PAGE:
Ancient and Medieval History (V116) module summaries
Understanding Ancient Societies
This module examines the four core regions of our Ancient History programme: Egypt; the Near East; Greece; Rome. It uses literary and non-‘literary’ texts to understand ancient societies beyond the carefully constructed outputs of canonical elite writers. It will consider approaches to a range of writing types potentially including: epigraphy of all types; numismatics; seals; clay tablets; ostraca and papyri. It will look at the relatively un-mediated presentations of emperors, pharaohs, kings on monumental inscriptions, coins and political documents. It will look at state organisation through inscribed laws and organisational texts. It will consider non-elites through such texts as funerary stele, altars and devotional objects. It will look at everyday writing on material culture and in the street – vases, paintings and graffiti and in doing so will consider literacy and who could read these texts.
Example optional modules may include:
In this module students will learn how to work effectively in groups, and they will explore their chosen topic of research and proceed to the study of primary sources. Assessors will judge the Group Presentation on the basis of 'content' and 'style'. Content embraces: accuracy of data collection; use and acknowledgement of sources; coherence of constructed arguments; analysis and synthesis; evaluation and judgement. Style embraces: clarity of exposition; choice, relevance and effectiveness of presentation aids; structuring and/or narrative sequencing; oral skills. Presenting groups will also be assessed on their handling of questions from the audience. There will be integrated academic and peer assessment (ie presenting groups taking turns to act as assessing groups).
Professional Skills Module
This is a work placement module involving a minimum of 10 days in a work environment in the type of organisation or business sector to which students might apply following successful completion of their undergraduate programme. The module will provide students with an opportunity to develop transferable skills, including team working, problem solving and communication skills, as well as allowing the development of the ability to self-reflect on activity undertaken.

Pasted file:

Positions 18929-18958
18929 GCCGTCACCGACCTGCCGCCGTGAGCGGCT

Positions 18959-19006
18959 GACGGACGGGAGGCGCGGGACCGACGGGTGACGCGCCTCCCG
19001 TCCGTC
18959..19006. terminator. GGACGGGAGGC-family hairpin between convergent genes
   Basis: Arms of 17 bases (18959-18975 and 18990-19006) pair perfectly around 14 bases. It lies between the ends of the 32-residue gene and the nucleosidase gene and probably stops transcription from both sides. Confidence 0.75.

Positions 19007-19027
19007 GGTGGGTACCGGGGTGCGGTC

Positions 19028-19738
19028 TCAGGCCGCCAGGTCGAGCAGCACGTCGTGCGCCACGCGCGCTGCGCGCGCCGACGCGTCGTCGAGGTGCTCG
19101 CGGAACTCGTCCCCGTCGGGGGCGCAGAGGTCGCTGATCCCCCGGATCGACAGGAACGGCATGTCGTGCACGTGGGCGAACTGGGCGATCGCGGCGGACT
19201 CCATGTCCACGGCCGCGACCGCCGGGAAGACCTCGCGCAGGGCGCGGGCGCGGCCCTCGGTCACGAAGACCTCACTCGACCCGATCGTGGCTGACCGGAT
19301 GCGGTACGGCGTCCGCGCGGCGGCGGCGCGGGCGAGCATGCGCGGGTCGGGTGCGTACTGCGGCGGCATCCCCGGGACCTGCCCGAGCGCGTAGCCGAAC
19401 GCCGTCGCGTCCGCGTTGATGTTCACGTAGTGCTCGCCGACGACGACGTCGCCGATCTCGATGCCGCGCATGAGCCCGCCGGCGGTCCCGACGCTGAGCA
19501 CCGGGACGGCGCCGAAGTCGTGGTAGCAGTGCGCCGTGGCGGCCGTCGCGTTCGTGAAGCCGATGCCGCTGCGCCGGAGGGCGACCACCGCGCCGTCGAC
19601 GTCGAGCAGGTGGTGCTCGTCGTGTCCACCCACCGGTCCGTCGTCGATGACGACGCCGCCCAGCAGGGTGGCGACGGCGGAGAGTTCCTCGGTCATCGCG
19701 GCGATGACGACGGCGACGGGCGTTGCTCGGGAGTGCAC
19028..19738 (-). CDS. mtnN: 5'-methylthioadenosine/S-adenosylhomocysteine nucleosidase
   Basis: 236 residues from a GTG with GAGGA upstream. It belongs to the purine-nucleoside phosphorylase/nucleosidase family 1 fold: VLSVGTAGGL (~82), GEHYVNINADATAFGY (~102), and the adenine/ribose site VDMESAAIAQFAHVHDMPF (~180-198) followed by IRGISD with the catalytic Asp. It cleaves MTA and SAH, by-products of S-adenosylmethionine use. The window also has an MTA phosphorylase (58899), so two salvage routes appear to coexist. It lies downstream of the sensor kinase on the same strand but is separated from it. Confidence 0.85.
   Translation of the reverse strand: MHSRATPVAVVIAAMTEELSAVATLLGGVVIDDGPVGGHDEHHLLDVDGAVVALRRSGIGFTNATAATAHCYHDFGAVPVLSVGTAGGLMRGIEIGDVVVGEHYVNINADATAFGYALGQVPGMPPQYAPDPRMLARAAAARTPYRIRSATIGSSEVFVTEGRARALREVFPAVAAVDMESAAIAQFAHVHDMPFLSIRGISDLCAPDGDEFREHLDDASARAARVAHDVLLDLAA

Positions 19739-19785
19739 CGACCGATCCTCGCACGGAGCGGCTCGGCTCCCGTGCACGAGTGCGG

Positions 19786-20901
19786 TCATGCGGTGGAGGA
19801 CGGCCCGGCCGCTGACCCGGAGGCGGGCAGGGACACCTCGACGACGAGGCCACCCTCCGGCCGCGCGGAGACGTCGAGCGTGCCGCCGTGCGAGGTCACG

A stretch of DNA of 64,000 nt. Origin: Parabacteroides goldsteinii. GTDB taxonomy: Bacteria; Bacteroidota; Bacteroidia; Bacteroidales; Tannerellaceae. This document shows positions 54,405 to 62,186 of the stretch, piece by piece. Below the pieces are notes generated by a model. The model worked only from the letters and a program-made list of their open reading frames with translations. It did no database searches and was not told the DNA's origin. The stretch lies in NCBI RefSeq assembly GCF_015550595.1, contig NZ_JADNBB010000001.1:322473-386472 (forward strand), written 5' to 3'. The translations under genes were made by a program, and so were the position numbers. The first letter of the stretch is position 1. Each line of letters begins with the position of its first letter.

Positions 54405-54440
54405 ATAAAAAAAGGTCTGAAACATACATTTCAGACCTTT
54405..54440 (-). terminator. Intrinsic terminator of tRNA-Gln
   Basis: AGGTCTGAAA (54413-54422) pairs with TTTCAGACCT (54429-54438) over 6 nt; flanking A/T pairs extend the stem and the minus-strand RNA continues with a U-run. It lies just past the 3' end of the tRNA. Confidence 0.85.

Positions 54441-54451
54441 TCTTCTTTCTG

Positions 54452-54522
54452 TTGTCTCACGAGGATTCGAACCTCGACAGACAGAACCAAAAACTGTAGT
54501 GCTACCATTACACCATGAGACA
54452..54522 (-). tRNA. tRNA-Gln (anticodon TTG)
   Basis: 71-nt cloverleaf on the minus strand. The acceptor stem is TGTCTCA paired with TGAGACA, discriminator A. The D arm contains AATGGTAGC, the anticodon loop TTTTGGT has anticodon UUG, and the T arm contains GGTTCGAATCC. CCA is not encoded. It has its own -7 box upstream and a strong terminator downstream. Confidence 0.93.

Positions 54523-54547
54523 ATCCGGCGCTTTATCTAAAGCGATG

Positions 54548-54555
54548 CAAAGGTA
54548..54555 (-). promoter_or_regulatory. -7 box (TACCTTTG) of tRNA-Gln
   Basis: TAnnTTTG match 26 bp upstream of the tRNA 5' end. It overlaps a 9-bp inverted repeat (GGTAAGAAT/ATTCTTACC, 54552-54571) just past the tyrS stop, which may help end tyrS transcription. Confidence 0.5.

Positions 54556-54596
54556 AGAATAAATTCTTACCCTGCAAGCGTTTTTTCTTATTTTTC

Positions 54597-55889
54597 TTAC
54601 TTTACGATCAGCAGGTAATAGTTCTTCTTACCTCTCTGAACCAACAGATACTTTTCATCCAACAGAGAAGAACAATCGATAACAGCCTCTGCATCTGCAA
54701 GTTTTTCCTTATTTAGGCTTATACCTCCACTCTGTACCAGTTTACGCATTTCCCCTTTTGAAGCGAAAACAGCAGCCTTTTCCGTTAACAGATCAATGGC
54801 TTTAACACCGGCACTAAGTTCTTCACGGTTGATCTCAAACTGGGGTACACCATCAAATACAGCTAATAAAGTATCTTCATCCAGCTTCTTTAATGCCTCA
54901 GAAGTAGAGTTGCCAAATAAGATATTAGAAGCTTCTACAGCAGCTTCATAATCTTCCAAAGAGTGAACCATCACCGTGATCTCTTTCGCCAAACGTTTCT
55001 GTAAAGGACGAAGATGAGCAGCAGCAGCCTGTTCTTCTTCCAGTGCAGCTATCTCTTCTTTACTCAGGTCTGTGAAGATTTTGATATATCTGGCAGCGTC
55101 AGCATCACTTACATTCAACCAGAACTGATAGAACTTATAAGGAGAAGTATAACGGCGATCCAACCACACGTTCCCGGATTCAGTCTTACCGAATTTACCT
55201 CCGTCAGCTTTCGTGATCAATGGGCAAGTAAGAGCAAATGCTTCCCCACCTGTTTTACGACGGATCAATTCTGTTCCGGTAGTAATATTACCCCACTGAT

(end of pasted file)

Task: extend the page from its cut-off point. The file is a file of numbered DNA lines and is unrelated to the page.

Further information on the Professional skills module
Future Skills Modules
Please note these are examples of Futures Skills Modules that might be on offer:
Humanities in the Classroom
For this placement module you will be placed in schools to observe or shadow teachers in their own disciplines or in adjacent disciplines, and where possible and appropriate to deliver enrichment activities yourself or to act as mentor in those schools. You will also attend a series of lectures and workshops from visiting speakers focussing on pedagogy and curricula in their subjects, on careers and training for teachers, and on outreach and engagement activities at Universities. You will be supported within your department in small group seminars during which you will reflect on your own learning and plan for the assessment. Students can also explore education more widely, outside school settings, for example by researching educational facilities and resources in local museums, heritage sites or other cultural institutions and by participating in or observing outreach activities within their departments.
Media in Practice
This module gives you the chance to produce your own original content, learn skills and techniques that will improve what you create, and think rigorously about how media shapes our world. With lectures from a range of academic disciplines, the module asks big questions, like “How does news consumption affect voting behaviour?” and shares practical know-how, like how to conduct an interview or put in a Freedom of Information request. Through peer workshops, guided by academic leads, it also helps you to develop your own ideas and projects, from the first spark to the finished article. This module is designed to open media to all, so no prior experience is necessary.
Sustainable development Climate, Culture, Society and Policy
This is an interdisciplinary module that allows you to examine sustainability through the lens of several disciplines that fall broadly within arts, humanities and law. Examples of the topics you will examine are: sustainability and interdisciplinary research; the concept of sustainable development; climate change; sustainability and environmental justice. In examining these topics, students will also look into particular polices/initiatives to understand how sustainability is implemented in practice. The module will be delivered by academics from different disciplines which will allow you to engage in an interdisciplinary discussion with some of the mentioned topics. You will also have an opportunity to learn about sustainability initiatives at the UoB campus.
Society in the Viking World c.800-c.1100 (20 credits)
Tudor Terrors: Inner Worlds, Hidden Worlds, New Worlds (20 credits)
Athenian Drama (20 credits)
Classical Epic (20 credits)
- Greek 1,2 and 3 (20+20+20 credits)
- Introduction to Ancient Egyptian A and B (20+20 credits)
- Latin 1,2 and 3 (20+20+20 credits)
- Greek Texts (20 credits)
- Latin Texts (20 credits)